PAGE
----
Worried about the high rates of depression and suicide, the Army is planning therapy for its 1.1 million soldiers. For many years I have been developing an approach for teaching college students (and my own therapy as well) that may fit the Army's problem exactly. I propose two basic causes of depression: Hidden emotions, and no secure bond with another person. These ideas lead to a practical self/other therapy for depression that might be effective for the Army.
Temporary Lifting of Severe Depression
Many years ago in England, I observed eighty initial interviews of elderly male patients admitted to a mental hospital. They were all deeply depressed in speech and manner. They were mostly outcasts without a secure bond. However, to my surprise, I saw moments in some of the interviews that were like miracles.
The psychiatrists asked about half of the patients about their activity during WWII. For half of these, as they begin to describe their experience during the war, no matter what it was, their behavior and appearance underwent a dramatic change.
Those who changed most sat up, raised their voice to a normal level instead of mumbling, held their head up and looked directly at the psychiatrist. The speed of talk picked up and became clear and coherent. Their facial expressions became lively and showed more color. Each of them seemed like a different, younger, person.
The memory of the patients' earlier acceptance as valued members of their country under attack re-lived the feeling of a secure bond and generated pride. The pride, in turn, counteracted the shame part of their depression. Telling the psychiatrist about belonging to a community had been enough to remove the shame of being outcasts. Each question about WWII was a momentary invention of Positive Psychology.
Many persons have had the experience of community as adults, but have forgotten. These persons, like the patients described above, need only be asked the right questions, or ask them themselves. It would appear that the deficit in these cases is not in the person, but in the social environment. In the rapid pace of modern societies, it is difficult to find a true confidant that is available when needed.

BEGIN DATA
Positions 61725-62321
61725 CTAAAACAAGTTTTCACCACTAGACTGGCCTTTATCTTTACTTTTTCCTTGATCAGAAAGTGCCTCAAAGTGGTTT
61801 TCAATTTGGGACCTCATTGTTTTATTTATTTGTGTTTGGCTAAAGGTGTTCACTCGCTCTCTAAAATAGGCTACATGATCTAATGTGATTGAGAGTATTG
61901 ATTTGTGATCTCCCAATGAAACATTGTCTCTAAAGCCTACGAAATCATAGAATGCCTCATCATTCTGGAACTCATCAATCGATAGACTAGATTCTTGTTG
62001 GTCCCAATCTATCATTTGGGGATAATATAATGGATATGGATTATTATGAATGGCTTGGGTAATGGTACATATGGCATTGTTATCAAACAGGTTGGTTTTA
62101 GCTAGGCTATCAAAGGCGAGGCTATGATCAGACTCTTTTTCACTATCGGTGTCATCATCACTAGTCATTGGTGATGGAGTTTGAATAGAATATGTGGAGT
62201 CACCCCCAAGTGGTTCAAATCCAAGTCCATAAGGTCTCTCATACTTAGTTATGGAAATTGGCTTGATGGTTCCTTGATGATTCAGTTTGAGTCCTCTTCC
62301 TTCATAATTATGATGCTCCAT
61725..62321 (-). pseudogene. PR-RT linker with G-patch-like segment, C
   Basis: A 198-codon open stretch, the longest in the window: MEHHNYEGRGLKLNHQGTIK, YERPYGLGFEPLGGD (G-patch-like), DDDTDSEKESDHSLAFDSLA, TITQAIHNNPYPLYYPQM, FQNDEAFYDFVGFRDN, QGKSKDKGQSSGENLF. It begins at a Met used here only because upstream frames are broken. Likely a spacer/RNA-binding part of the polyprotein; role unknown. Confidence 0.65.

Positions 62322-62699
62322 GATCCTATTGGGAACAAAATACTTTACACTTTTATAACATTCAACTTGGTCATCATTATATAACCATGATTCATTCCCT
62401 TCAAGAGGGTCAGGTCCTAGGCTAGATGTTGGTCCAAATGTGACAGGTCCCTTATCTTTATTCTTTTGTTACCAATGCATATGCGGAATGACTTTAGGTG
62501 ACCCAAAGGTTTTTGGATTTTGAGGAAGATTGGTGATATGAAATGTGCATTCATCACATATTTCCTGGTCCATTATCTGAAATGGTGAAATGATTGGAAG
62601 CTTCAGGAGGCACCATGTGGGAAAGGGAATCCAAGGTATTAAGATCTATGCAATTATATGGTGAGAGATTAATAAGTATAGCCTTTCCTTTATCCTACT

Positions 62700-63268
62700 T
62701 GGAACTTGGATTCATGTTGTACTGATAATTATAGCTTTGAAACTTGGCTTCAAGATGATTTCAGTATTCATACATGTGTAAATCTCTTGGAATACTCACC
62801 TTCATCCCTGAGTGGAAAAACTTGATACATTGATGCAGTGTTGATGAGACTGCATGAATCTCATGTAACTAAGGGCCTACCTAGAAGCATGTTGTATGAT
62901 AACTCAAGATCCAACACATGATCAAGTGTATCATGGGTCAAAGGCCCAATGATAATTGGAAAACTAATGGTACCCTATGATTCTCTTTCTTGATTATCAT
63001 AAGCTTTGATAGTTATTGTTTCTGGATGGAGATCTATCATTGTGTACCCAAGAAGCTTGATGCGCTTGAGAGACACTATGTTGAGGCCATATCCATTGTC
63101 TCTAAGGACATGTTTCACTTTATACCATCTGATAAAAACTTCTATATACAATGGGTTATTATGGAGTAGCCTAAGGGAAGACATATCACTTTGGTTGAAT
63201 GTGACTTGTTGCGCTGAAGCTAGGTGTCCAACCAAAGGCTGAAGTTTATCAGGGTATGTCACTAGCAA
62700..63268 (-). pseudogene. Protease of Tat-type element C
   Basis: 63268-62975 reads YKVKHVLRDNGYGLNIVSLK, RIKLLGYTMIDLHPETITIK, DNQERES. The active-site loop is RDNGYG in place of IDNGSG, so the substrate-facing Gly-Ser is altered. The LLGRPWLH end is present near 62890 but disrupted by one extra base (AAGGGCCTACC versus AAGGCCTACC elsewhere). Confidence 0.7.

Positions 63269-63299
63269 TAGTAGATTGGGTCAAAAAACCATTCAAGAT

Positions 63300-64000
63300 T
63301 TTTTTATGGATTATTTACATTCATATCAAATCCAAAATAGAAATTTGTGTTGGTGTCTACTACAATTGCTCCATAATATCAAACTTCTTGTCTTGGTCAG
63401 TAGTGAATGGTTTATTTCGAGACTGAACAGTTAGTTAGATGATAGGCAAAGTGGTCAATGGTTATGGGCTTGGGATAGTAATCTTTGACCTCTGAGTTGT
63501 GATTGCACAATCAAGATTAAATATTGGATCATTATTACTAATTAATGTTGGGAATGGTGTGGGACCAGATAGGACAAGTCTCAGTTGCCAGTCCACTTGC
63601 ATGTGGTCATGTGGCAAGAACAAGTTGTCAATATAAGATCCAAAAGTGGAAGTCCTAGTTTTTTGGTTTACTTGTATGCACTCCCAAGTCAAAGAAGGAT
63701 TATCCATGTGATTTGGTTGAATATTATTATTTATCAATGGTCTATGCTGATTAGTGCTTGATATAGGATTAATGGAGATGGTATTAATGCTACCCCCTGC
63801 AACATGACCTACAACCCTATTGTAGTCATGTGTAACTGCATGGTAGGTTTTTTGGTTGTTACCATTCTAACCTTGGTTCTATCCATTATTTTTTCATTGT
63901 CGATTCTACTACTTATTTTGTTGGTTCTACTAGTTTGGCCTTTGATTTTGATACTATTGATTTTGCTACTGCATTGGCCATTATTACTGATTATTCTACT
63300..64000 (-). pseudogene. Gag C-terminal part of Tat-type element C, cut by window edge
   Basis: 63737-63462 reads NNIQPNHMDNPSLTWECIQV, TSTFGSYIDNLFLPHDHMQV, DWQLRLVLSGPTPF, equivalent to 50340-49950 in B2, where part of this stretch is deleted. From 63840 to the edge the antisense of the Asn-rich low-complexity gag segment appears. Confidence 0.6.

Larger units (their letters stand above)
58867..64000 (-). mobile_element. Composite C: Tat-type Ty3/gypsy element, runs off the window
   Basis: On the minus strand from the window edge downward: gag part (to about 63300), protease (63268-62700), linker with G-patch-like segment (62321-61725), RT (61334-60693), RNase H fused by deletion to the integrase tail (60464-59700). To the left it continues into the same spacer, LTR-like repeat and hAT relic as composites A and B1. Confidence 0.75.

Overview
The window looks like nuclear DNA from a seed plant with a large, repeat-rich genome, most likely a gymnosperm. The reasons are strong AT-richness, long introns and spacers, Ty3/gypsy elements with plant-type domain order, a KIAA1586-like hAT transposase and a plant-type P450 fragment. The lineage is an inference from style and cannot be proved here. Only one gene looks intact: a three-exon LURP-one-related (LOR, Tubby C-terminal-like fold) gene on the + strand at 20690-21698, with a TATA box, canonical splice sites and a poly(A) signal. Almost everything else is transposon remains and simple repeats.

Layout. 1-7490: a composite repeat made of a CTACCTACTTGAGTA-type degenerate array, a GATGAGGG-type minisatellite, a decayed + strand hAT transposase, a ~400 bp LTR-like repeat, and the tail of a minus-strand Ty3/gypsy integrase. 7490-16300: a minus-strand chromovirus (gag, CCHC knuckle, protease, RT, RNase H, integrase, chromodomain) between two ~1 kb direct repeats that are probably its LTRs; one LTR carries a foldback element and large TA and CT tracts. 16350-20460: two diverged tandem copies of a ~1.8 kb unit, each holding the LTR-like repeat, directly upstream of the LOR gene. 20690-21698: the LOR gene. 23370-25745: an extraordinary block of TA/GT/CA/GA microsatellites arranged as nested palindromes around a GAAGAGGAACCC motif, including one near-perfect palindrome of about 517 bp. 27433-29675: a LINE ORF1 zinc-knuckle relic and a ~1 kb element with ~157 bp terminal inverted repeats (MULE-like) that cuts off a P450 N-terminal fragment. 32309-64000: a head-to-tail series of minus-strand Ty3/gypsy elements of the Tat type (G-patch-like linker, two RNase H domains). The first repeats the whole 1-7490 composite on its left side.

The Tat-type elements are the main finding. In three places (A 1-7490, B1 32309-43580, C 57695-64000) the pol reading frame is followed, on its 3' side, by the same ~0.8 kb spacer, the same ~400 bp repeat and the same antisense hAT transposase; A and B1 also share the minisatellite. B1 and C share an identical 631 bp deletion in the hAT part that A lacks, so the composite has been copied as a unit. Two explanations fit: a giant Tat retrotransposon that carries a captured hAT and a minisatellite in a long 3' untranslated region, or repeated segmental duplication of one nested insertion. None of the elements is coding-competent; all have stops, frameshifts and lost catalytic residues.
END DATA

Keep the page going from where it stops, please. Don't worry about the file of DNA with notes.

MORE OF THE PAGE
Repression of Emotions and Gender
Boys, more than girls, learn early that vulnerable feelings (love, grief, fear and shame) are seen as signs of weakness. In modern societies most boys learn to hide their vulnerable feelings in emotionless talk, withdrawal, or silence. In situations where this option seems unavailable, one may cover vulnerable feelings behind a display of hostility. Young boys, especially, learn in their families, and later, from their peers, to suppress emotions they actually feel by acting out anger whether they feel it or not.
Vulnerable feelings are first hidden from others, and after many repetitions, even from self. In this latter stage, behavior becomes compulsive. When men face what they construe to be threatening situations, they may be compelled to silence, especially about their emotions.
Even without threat, men seem to be more likely to silence than women. With their partners, most men don't talk freely about feelings of resentment, humiliation, embarrassment, rejection, loss and anxiety, or for that matter, joy, genuine pride and love. They seem to be backed up on a wide variety of intense feelings.
Numbing out fear, particularly, is a catastrophe. Fear is an innate signal of danger that has survival value. When we see a car heading toward us on a collision course, genetic endowment has given us an immediate, automatic fear response: Wake up, your life is in danger! Much faster than thought, this reaction increases our chance of survival; repressing it is dangerous to self and others. Yet most men are trained to equate fear with cowardice. Numbing out fear and other emotions may be the main source of the high rates of depression in the mostly male U. S. Army.
In order to avoid pain inflicted by others, we learn to repress our emotions. After thousands of curtailments, repression becomes habitual and out of consciousness. As we become more backed up with avoided emotions, we have the sense that experiencing them would be unbearably painful. In this way, avoidance leads to avoidance and finally silence in a self-perpetuating feedback loop.
How can our soldiers escape this loop? I have been using exercises to deal with my own bouts of depression and those of my students: Best Moments, Gratitude Letters, and two exercises for finding and connecting with a confidant. I will describe them and their effectiveness in my next blog.